For a grain, red fife wheat has a colorful history. Famed for its flavor, it is believed to have crossed several continents and the Atlantic before arriving in 1842 in Canada, where it gained a foothold and spawned many modern varieties.
It is now enjoying a revival, and farmers, millers and marketers are eager to get their hands on authentic seeds from this original “ancient variety” of heritage wheat – but Cornell scientists have discovered some sources are not necessarily what they seem.
While testing red fife seeds from a local source, plant breeder Mark Sorrells found traces of semi-dwarfs – varieties that are shorter in height but higher in yield – that didn’t exist until the 1950s, and therefore, could not be the original.
Using a combination of modern science and old-fashioned research, consulting early 19th-century agricultural journals and illustrations, Sorrells believes he has isolated the true red fife and is now growing it in Cornell fields in Freeville.
“We’re going to make it available for organic farmers, and now they will know they are getting the real red fife, not seed contaminated with modern varieties,” said Sorrells, professor of plant breeding.
“Making sure a variety is what the seller says it is, is really important,” he added. “People want red fife. If what they get does not live up to their expectations, the farmers and millers lose their market edge.”
Unlike other breeding projects that concentrate primarily on production and yield, flavor plays a central role in Sorrells’ study – so much so, he is working with collaborators in New York City to arrange sensory panels at the Culinary Institute of America this winter.
According to Anson Mills, a South Carolina company dedicated to heritage grains, red fife produces 100 percent whole grain bread with “profoundly herbaceous and nutty fresh wheat flavors, a moist, satisfying crumb and a lovely crust with deep, toasty caramel notes.”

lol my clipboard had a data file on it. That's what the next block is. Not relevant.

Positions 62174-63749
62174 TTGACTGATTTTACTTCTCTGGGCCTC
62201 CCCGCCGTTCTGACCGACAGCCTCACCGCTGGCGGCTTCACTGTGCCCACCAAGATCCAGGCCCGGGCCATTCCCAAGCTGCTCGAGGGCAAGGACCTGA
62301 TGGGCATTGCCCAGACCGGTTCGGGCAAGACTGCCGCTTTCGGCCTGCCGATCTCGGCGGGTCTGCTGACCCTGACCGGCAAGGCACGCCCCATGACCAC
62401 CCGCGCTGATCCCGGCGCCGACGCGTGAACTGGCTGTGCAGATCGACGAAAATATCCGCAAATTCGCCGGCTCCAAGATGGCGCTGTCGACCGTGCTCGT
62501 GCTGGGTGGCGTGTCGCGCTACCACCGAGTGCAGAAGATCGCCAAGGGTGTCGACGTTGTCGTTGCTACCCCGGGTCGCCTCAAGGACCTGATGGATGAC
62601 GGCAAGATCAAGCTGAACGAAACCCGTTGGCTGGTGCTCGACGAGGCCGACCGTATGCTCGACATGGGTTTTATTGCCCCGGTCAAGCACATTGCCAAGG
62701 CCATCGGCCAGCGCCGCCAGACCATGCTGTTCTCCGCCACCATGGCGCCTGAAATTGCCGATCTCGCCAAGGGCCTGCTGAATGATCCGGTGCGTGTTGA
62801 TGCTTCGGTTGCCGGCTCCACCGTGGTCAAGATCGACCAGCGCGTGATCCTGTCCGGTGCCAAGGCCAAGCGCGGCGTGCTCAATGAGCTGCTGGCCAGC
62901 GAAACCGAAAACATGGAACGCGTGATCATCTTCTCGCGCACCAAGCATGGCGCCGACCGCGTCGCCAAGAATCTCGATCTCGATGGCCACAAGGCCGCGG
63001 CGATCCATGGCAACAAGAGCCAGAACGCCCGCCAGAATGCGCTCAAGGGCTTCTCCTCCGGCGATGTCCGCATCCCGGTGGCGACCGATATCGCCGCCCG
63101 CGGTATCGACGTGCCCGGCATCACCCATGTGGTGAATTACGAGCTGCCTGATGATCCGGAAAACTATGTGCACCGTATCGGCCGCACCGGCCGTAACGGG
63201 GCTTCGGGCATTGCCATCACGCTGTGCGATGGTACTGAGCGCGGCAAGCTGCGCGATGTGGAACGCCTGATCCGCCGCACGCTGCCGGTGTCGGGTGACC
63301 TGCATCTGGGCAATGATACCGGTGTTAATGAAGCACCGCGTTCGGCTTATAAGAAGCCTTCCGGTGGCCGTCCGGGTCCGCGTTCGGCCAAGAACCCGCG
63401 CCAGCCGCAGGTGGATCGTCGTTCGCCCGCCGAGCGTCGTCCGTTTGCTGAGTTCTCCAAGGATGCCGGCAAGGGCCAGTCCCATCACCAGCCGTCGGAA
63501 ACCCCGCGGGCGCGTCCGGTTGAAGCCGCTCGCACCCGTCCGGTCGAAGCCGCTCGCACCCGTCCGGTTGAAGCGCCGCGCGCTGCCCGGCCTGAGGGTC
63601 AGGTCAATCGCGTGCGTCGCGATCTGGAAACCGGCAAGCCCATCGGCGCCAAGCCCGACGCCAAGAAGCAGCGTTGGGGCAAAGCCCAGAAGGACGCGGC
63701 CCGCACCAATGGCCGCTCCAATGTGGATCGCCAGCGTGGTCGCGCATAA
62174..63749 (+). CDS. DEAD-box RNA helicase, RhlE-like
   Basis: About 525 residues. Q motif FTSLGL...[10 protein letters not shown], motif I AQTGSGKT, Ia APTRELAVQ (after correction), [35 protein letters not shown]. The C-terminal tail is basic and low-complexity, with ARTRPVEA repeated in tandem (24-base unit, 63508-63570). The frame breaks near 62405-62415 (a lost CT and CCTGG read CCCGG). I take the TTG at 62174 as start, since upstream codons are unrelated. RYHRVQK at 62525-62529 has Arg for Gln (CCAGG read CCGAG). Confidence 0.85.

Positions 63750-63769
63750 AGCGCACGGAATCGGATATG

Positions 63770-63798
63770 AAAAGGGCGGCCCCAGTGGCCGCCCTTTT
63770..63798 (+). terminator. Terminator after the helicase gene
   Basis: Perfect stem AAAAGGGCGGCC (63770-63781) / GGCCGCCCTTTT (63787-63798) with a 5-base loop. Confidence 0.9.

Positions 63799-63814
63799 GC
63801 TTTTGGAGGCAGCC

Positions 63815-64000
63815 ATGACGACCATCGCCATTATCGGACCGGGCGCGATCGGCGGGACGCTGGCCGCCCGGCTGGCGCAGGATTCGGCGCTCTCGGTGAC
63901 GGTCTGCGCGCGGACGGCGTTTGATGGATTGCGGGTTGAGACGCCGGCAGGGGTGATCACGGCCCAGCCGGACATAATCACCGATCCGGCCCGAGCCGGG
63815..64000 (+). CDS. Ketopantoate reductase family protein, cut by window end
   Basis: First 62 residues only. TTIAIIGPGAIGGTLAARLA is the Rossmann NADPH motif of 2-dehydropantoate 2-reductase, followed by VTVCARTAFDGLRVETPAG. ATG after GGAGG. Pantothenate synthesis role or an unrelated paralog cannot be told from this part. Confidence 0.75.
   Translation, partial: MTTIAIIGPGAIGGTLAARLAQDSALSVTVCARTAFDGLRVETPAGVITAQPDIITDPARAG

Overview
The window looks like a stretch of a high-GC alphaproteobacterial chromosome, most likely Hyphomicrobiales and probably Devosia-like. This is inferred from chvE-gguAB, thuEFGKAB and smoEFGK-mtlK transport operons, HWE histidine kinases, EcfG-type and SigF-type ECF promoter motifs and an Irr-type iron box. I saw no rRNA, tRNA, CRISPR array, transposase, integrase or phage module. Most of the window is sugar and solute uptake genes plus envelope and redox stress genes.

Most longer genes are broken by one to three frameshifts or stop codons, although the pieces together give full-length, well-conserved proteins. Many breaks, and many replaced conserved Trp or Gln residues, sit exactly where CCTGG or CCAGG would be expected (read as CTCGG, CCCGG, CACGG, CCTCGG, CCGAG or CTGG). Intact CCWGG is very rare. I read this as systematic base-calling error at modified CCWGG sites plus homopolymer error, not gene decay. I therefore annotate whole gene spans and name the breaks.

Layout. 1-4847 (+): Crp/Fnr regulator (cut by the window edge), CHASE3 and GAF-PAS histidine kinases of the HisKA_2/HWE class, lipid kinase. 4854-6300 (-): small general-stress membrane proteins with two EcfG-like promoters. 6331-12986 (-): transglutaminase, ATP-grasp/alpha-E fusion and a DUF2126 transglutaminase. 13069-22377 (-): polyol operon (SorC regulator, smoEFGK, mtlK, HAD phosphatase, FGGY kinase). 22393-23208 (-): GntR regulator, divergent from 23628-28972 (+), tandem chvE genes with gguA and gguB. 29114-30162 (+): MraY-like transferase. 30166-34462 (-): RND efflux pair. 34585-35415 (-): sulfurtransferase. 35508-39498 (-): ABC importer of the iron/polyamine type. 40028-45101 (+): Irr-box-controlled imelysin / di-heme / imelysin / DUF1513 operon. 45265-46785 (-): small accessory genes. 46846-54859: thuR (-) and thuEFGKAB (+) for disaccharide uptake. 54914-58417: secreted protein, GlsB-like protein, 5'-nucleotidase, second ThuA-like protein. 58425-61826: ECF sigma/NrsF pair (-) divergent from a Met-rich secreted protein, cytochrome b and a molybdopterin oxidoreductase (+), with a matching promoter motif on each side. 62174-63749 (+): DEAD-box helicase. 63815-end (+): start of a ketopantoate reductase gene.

Before university breeding programs, farmers selected seeds based on what grew best in their fields. In many cases, they chose based on appearance, and gave them alluring names to appeal to other farmers.
“Some are very interesting to look at, but they don’t yield very well or have poor baking and milling properties,” Sorrells said. “We are trying to find ones that will work well.”
Other heritage varieties gaining attention include emmer, spelt and einkorn. They have differing levels of protein, and some are sought out by people with gluten intolerance.
At a recent field day in the Hudson Valley, attendees were clamoring for information about heritage varieties.
“People want unique flavors and colors, and they want them grown locally,” Sorrells said. “We’ll be trying to verify some of the unique properties of nearly 100 varieties.”
The study, now in its second year, is funded through a $2.3 million grant from the U.S. Department of Agriculture National Institute of Food and Agriculture.
Stacey Shackford is staff writer at the College of Agriculture and Life Sciences.